Skip to main content
Foreign Policy Under Hillary Clinton

Hillary and Bernie: But It’s Not What You Expect

I was watching the returns from Iowa. With each batch of data, Bernie was steadily eating into Hillary’s lead. As a Sanders supporter, I should have been ecstatic, but was surprised to note that I was actually ambivalent.

This was odd, because back in September (“Escape the Horserace!”) I had concluded that Sanders “is the only candidate with a chance to win who has a plan for getting us out of the horserace and onto the right track.“ I had sent him money. He comes closest to my own beliefs on a wide range of policy issues, and when he and I disagree, it’s typically because he’s too conservative (as on foreign policy, for example).

My head finally and grudgingly admitted that my heart really wanted Hillary to be the first woman president. Following on the first African American president, you have to admit that it would be sweet.

And yet there I was actually hoping that Hillary would hang on.

Scroll to Continue

Recommended Articles

The most common argument in the mainstream press is that supporting Bernie, however much one likes his positions, is foolish because he’s too far out on the left to win in November. Our heads should therefore overrule our hearts: we should support Hillary because she can win. and after all she’s infinitely better than any of the Republicans.

But that isn’t where I was coming from. I had noted that Bernie runs about as well as (sometimes better than) Hillary in national polls against possible GOP nominees. I was pleased to learn that his democratic socialism is considered an asset among Millennials, where his support is overwhelming. I had seen how successful a generation of Republican demonization has been in creating a durable negative image of Hillary (even among many Democrats). A substantial number of Democrats actually use Republican talking points to explain why they don’t support her. I don’t think she’s a bitch, but it’s disheartening how many Democrats and independents do. They’ve bought the Republican line.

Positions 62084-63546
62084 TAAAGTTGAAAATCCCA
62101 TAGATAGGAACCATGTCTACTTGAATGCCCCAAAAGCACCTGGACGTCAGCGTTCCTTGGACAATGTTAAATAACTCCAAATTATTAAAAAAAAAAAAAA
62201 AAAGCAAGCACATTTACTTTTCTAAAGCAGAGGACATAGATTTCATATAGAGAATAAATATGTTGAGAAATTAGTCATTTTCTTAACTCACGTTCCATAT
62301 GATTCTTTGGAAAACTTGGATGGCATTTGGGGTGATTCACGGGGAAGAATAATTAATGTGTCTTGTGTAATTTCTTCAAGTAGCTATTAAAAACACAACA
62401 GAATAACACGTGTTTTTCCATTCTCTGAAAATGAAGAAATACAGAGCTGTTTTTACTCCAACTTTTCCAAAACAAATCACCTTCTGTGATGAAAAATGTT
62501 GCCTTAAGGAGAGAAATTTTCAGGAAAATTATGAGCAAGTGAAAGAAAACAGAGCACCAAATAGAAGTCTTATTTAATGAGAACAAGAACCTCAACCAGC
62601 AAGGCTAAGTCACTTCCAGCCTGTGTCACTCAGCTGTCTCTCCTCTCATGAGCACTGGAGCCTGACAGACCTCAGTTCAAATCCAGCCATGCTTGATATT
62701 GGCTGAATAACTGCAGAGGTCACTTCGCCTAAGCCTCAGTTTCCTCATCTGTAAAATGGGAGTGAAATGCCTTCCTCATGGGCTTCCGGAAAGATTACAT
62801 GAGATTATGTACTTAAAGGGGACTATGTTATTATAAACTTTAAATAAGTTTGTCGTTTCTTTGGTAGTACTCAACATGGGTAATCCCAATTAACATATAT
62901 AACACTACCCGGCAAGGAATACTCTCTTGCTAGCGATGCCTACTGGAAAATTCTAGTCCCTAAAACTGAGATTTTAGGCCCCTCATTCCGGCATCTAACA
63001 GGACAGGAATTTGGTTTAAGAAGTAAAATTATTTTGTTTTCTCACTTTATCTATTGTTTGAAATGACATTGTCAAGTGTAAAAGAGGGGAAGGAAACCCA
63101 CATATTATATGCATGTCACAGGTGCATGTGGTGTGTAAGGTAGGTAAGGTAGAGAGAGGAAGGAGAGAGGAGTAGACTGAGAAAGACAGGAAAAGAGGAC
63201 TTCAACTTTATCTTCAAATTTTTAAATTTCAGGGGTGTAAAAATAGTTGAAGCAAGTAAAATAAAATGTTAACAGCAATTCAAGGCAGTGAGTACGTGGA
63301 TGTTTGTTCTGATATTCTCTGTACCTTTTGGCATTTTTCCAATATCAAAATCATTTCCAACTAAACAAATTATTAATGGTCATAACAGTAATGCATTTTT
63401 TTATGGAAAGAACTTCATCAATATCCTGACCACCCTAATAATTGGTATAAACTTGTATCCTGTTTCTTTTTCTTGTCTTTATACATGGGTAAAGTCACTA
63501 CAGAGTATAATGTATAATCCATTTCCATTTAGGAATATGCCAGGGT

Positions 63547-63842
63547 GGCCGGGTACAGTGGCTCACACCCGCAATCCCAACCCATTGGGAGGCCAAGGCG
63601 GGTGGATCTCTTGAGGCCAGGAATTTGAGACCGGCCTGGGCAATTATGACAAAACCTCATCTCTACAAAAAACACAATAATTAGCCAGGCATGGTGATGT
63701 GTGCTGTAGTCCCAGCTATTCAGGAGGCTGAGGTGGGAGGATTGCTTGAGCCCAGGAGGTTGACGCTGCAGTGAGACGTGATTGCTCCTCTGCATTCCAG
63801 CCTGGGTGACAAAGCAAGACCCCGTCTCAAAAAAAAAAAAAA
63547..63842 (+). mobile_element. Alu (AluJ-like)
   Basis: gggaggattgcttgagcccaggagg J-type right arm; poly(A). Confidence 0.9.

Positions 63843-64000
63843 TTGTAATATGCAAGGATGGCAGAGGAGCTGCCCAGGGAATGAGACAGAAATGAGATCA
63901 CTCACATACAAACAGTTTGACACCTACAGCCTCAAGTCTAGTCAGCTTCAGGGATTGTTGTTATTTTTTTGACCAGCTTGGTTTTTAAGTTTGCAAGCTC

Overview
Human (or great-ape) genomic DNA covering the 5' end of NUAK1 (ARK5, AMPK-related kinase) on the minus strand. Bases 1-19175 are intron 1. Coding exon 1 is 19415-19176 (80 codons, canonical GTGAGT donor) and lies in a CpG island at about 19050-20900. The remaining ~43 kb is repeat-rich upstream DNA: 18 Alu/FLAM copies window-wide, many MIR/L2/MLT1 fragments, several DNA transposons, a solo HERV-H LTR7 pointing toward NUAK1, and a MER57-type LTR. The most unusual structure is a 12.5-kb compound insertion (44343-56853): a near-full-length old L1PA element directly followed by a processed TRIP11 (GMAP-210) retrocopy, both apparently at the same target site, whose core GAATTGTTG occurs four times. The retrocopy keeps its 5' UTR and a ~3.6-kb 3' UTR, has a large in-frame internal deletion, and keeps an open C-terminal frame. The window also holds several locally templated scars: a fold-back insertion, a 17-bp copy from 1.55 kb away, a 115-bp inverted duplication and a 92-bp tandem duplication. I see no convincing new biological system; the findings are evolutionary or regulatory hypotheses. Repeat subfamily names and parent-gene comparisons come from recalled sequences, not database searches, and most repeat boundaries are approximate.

My head had come to the conclusion that Bernie has the better program, and that he’s at least as electable as Hillary.

So why was I rooting for Hillary? I spent considerable time on the couch (I’m old. I get to do that) trying to figure it out. My head finally and grudgingly admitted that my heart really wanted Hillary to be the first woman president. Following on the first African American president, you have to admit that it would be sweet. And if not her, then who? And when? Elizabeth Warren is almost the same age as Hillary and has even less experience than Obama had in 2008. There are some talented women senators and governors out there, but none seem like prime presidential material in the way that Hillary is.

But my head demanded that I be reasonable. Not only is she an incrementalist when what we need is a new departure, she also is by no means a certain winner in November. So I will keep supporting Bernie Sanders, following my head, not my heart. But if Hillary Clinton does win the nomination, my heart will rejoice, and I’ll do all I can to elect her. She’s not perfect, but who is?

john peeler

John Peeler